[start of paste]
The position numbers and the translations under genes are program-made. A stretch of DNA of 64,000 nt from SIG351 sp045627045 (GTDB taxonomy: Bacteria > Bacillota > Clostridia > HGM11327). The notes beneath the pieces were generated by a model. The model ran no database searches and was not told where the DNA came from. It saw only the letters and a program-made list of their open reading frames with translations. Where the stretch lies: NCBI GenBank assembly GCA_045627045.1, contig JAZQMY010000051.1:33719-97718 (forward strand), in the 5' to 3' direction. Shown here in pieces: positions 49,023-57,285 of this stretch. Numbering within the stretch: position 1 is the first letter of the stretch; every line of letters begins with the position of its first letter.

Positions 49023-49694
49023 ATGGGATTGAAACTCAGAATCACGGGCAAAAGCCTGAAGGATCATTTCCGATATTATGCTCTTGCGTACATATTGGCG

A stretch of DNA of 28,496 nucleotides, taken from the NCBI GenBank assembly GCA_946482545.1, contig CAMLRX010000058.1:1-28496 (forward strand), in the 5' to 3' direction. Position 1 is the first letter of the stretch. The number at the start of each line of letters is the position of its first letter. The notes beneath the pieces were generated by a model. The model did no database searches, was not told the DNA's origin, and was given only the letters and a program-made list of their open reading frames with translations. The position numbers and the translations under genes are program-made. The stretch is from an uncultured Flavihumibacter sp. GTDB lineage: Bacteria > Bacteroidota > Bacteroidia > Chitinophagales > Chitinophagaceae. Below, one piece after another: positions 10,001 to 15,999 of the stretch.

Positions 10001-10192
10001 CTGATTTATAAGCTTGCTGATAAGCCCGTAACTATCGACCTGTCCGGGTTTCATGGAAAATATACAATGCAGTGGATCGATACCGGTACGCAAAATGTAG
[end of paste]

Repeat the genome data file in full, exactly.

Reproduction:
The position numbers and the translations under genes are program-made. A stretch of DNA of 64,000 nt from SIG351 sp045627045 (GTDB taxonomy: Bacteria > Bacillota > Clostridia > HGM11327). The notes beneath the pieces were generated by a model. The model ran no database searches and was not told where the DNA came from. It saw only the letters and a program-made list of their open reading frames with translations. Where the stretch lies: NCBI GenBank assembly GCA_045627045.1, contig JAZQMY010000051.1:33719-97718 (forward strand), in the 5' to 3' direction. Shown here in pieces: positions 49,023-57,285 of this stretch. Numbering within the stretch: position 1 is the first letter of the stretch; every line of letters begins with the position of its first letter.

Positions 49023-49694
49023 ATGGGATTGAAACTCAGAATCACGGGCAAAAGCCTGAAGGATCATTTCCGATATTATGCTCTTGCGTACATATTGGCG

A stretch of DNA of 28,496 nucleotides, taken from the NCBI GenBank assembly GCA_946482545.1, contig CAMLRX010000058.1:1-28496 (forward strand), in the 5' to 3' direction. Position 1 is the first letter of the stretch. The number at the start of each line of letters is the position of its first letter. The notes beneath the pieces were generated by a model. The model did no database searches, was not told the DNA's origin, and was given only the letters and a program-made list of their open reading frames with translations. The position numbers and the translations under genes are program-made. The stretch is from an uncultured Flavihumibacter sp. GTDB lineage: Bacteria > Bacteroidota > Bacteroidia > Chitinophagales > Chitinophagaceae. Below, one piece after another: positions 10,001 to 15,999 of the stretch.

Positions 10001-10192
10001 CTGATTTATAAGCTTGCTGATAAGCCCGTAACTATCGACCTGTCCGGGTTTCATGGAAAATATACAATGCAGTGGATCGATACCGGTACGCAAAATGTAG